Non-invasive procedure averts open heart surgery for mitral valve issue
Published on Thursday, March 14, 2019
By: Ruth Cummins, email@example.com
When you’re constantly tired and out of breath, it’s hard to keep up with a 5-year-old daughter who loves to play Barbies and kick up her heels in the park.
That was the daily existence of Carthage resident Lucious Thomas, a U.S. Department of Agriculture food inspector who coped with a severe heart ailment called mitral valve regurgitation. It occurs when the heart’s mitral valve, located between the upper and lower left heart chamber, doesn’t close as tightly as it should in order to keep blood moving in the right direction.
The valve’s malfunction allows blood to flow backward into the left atrium and travel to the lungs. If left untreated, it can result in heart failure.
“I was very, very run down,” said Thomas, 63. “I could walk through Walmart, but it would leave me exhausted.”
“He was weak and couldn’t even walk to the mailbox, or take the trash out,” said his wife, Tammy Thomas.
That and Lucious’ demanding job left Tammy with much of the caregiving for Ivyanna Thomas, the granddaughter that they’re raising as their daughter. Ivyanna’s mom, Courtney Cooke, died at age 27. Ivyanna was 14 months old.
“Our daughter was murdered on July 2, 2014. Her coworker took her life,” Tammy Thomas said. Christopher Lemon, 37, was sentenced in federal court to 40 years in prison for shooting Cooke five times and leaving her in the back seat of her vehicle on the Natchez Trace near Carthage.
“We are mama and daddy now,” Tammy said.
Ivyanna is the light of their lives, and a big reason why Lucious was determined to get his health back. Even then, he’s on kidney dialysis after suffering a heart attack several years ago and taking medications to deal with that issue. He has but one kidney; Lucious donated the other to his brother 30 years ago.
His caregivers at the University of Mississippi Medical Center recommended he undergo a procedure in which a small metal clip about the size of a large staple is attached to the abnormal part of the mitral valve to make it close more tightly. The clip stays there permanently, allowing the valve to function correctly and to prevent or minimize the regurgitation of blood back into the left atrium and the lungs, said Dr. Kellan Ashley, associate professor of cardiology, who performs the Medical Center’s mitral valve clip procedures.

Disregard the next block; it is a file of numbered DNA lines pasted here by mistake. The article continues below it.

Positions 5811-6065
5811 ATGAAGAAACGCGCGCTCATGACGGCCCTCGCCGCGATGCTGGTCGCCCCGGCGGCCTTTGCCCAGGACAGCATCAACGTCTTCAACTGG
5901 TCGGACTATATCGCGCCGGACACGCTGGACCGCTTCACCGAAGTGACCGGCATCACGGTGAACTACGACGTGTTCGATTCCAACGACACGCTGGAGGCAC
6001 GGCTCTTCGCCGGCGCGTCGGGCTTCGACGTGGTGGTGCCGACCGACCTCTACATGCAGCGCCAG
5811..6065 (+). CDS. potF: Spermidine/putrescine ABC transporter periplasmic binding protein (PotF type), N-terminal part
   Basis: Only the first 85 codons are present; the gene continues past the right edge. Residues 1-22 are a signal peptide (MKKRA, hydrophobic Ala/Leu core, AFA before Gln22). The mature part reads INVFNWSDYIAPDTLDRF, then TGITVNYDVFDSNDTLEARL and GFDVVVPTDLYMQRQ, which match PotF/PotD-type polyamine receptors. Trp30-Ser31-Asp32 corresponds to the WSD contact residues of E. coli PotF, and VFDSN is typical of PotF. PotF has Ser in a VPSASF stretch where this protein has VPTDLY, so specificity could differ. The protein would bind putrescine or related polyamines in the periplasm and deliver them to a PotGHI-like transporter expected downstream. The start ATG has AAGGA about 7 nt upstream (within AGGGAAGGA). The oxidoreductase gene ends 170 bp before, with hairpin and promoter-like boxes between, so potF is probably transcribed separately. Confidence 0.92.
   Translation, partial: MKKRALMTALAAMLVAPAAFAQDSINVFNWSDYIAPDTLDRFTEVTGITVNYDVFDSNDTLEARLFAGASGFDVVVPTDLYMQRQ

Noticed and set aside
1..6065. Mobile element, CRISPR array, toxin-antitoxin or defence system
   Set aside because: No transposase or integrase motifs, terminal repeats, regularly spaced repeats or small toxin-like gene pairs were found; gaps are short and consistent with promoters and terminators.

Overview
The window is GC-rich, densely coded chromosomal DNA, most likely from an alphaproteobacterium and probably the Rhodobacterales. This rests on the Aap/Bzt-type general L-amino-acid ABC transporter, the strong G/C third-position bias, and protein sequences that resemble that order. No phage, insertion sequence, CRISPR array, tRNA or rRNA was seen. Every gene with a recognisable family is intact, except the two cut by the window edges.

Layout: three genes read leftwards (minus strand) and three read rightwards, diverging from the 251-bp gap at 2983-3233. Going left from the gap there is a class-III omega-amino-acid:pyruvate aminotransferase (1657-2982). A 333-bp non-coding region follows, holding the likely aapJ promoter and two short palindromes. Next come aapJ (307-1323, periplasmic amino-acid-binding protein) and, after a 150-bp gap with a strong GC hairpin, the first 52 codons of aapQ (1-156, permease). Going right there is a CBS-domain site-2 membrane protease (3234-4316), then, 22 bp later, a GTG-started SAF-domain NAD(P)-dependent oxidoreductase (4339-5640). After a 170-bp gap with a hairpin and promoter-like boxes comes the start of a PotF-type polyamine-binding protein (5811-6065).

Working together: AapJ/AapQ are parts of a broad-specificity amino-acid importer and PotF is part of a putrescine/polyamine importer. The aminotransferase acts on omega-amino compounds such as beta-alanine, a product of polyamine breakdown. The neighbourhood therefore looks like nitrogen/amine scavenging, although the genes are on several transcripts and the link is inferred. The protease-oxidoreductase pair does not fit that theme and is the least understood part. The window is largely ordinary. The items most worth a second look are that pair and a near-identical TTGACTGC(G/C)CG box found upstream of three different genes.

Patients are given general anesthesia, and a catheter is inserted into a large vein in the groin, Ashley said. X-ray imaging is used to guide the catheter with the clip on its end. The clip is positioned and attached to the portion of the valve where the leak is most severe.
Because of his other health issues, Lucious was a poor candidate for open heart surgery to repair the valve. “To do this procedure through my groin was an easy decision for me,” Lucious said.
On Jan. 31, he became the Medical Center’s first patient to undergo the procedure. It uses a device marketed under the name MitraClip that was first implanted in a Venezuelan patient in 2003. The second procedure at UMMC, that same day, was on Kilmichael resident Julia Ann Flowers, a 75-year-old cancer survivor.
UMMC is one of three facilities in the state and the only one in central Mississippi that offer the mitral valve clip procedure.
For many years, open heart surgery was the only option. For patients like Flowers and Thomas, “it’s too high a risk,” Ashley said. Open heart surgery patients typically spend at least a week in the hospital; those undergoing the mitral clip procedure generally go home the next day.
“This device meets the needs for this patient population,” she said. And although all procedures carry risks, she said, mitral clip patients “don’t have to heal from their sternum being cut open. They don’t have the same risks in terms of having to be on a bypass pump during a surgery.
“They get general anesthesia, but it’s a whole different ballgame, and they’re asleep for a much shorter duration. It’s not nearly as tough on them.”
Patients feel better almost immediately because the amount of blood flowing the wrong way is stopped or greatly decreased, lowering pressure caused in the lungs, Ashley said. “They are back to getting out and about without stopping to rest,” she said of her first five patients receiving the device. A sixth procedure was scheduled for March 13.
Ashley, an interventional cardiologist, received specialized training to perform the procedure, both from the device’s maker and during her fellowship at the Cleveland Clinic. She’s the only cardiologist at the Medical Center doing it, but as patient referrals escalate, more cardiologists could join her ranks.
The procedure was a game-changer for Lucious, who is a candidate for a kidney transplant. “I feel much better than I used to. I don’t get as tired,” he said. “I had the procedure on a Thursday and went back to work on Monday. At times before, I’d have to call in sometimes. I couldn’t go.”
“That first week after his surgery, he went outside and washed both vehicles,” Tammy said. “He hadn’t been able to do that in such a long time.”
Flowers said her leaking valve kept her from playing with her seven grandchildren and seven great-grandchildren. “I was getting real tired, and I was breathing hard,” she said. “I couldn’t stay in the kitchen to cook.”
Today, “I can sweep and clean my house on my own, and I can take my walks again,” Flowers said. “I’m so proud of them down there at UMMC.”